Fight Wound Infections in Cats
Cats sometimes fight with one another. Fights may occur outside the home, with other owned or stray cats, or inside the home if there is a serious conflict between two or more resident cats. Fight wounds (including those from other animals) frequently result in infections that can become very serious if left untreated. Fight wounds are more common in male cats than in females, especially intact (unneutered) males.
How serious are fight wound infections?
A cat’s sharp canine teeth can easily puncture the skin, leaving small, but deep, wounds in the skin. These punctures rapidly seal over, trapping bacteria from the biting cat's mouth under the skin of the victim, where they can readily multiply. The infection may go unnoticed for several days until swelling and pain at the puncture site develop. At this point, the cat will often develop a fever. If the skin surrounding the wound is loose, a pocket of pus will develop, forming an abscess. In areas where the skin is not loose, such as the lower leg or the tail, the infection spreads through the tissues and causes cellulitis, an area of swelling and infection that does not form an actual pocket of pus.
In rare cases, a cat bite will result in septic arthritis (infection of a joint space), osteomyelitis (infection of the bone), or pyothorax (the chest cavity fills with pus).
"...punctures rapidly seal over, trapping bacteria from the biting cat's mouth under the skin..."
How will I know that my cat has a fight wound if I can't find any bite marks?
Puncture wounds heal very quickly so there is often nothing to see or feel, especially in the first few days after the bite. It may be possible to feel heat and swelling in the area of the bite. The most common sites of bites are on the head, forelimbs, or at the base of the tail. If the leg was bitten, it is usually painful, and your cat may limp. Some cats may become lethargic and have a fever. Many cats will excessively groom the injured area.
What should I do if I know my cat was bitten?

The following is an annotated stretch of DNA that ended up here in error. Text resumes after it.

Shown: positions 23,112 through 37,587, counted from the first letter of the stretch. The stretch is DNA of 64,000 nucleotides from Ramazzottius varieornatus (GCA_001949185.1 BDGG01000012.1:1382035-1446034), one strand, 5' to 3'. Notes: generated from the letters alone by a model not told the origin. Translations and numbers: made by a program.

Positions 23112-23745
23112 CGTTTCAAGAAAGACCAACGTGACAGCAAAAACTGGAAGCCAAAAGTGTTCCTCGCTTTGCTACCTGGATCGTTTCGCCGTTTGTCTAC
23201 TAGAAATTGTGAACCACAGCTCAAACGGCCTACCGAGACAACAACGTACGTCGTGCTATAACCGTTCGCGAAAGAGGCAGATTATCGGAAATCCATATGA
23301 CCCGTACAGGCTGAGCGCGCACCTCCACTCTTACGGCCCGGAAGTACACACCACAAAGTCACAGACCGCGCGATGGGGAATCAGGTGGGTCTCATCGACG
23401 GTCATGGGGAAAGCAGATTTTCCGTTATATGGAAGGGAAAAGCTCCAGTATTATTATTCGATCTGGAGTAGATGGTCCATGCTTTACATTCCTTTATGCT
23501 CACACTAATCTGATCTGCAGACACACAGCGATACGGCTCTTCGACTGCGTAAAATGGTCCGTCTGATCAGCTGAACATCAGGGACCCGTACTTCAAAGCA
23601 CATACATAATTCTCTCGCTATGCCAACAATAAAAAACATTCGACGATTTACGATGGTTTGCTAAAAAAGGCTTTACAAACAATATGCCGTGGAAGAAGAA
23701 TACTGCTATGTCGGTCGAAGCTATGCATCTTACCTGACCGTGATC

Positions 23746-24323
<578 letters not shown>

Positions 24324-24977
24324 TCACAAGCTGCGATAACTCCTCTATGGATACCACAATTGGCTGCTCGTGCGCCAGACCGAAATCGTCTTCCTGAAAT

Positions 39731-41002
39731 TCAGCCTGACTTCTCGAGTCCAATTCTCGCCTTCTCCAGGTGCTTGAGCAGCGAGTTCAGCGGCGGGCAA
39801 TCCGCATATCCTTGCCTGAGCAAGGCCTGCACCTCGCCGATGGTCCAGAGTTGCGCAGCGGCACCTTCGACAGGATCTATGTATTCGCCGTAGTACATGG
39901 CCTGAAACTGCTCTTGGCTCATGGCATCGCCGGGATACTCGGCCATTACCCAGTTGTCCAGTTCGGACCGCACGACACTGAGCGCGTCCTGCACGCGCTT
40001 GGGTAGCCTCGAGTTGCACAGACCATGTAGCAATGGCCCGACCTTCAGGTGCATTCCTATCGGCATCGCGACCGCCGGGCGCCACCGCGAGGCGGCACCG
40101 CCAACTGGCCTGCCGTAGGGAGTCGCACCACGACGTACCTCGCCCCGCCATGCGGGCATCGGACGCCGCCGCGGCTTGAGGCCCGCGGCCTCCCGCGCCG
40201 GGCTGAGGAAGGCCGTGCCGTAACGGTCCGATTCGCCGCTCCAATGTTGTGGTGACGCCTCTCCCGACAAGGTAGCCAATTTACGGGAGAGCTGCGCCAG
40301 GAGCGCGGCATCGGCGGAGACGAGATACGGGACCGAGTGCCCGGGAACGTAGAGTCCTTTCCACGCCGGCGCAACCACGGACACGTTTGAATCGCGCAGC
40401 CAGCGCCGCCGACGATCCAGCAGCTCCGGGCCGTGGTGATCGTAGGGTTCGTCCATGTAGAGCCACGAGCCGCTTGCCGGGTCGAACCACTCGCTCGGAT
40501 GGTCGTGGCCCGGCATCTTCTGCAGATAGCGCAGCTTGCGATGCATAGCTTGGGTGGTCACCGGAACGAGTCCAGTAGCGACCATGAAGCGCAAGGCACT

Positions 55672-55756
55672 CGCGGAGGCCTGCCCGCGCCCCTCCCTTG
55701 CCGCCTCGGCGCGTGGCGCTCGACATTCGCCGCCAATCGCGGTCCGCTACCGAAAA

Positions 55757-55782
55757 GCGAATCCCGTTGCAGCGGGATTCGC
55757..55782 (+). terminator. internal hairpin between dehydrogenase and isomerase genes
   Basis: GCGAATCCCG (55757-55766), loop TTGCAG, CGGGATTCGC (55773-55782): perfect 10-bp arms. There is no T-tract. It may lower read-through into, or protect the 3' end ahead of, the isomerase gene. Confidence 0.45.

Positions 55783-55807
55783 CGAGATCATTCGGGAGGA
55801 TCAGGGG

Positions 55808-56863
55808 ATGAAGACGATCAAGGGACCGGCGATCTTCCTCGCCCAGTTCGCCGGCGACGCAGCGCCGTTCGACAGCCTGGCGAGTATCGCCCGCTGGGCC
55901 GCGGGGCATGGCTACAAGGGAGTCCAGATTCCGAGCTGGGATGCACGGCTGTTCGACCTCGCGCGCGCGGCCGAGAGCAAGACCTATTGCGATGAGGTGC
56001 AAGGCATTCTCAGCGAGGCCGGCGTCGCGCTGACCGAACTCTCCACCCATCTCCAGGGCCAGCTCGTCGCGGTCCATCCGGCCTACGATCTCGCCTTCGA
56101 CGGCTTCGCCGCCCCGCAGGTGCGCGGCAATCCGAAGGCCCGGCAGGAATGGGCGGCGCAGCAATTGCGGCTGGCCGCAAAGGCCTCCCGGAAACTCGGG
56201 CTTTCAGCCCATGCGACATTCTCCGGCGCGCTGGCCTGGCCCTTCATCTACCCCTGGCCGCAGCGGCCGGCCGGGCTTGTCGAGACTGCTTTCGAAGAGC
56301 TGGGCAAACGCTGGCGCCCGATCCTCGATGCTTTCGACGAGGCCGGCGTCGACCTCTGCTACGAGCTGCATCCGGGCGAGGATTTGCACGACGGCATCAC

If you know that your cat has been in a fight, notify your veterinarian immediately. Antibiotics given within 24 hours will often stop the spread of infection and may prevent the development of an abscess. If several days have passed since the fight, an abscess will usually form, requiring more involved medical treatment.
How will my veterinarian treat my cat's fight wound?
If an abscess is present, your veterinarian will drain and flush the injured site. This may be done by removing the scabs over the original bite wounds or, more commonly, by lancing the skin over the abscess. It may be necessary to sedate or anesthetize your cat for this. If cellulitis is present, drainage is not possible.
Antibiotics, such as ampicillin (Ampi-Tab®), amoxicillin-clavulanate (Clavamox®), cefazolin (Ancef®, Kefzol®), or cefovecin (Convenia®), will be given to treat the bacterial infection. If your veterinarian prescribes antibiotic tablets for you to give to your cat, it is very important that you give all the tablets as directed. Pain medications may also be prescribed.
With large abscesses, your veterinarian may recommend a technique called debridement, where all affected tissues are removed, including any inflamed tissues that have walled off the abscess from the rest of the body. The resulting clean wound will be closed with sutures. In some situations, your veterinarian may also place a surgical drain in the wound to allow any discharges to escape.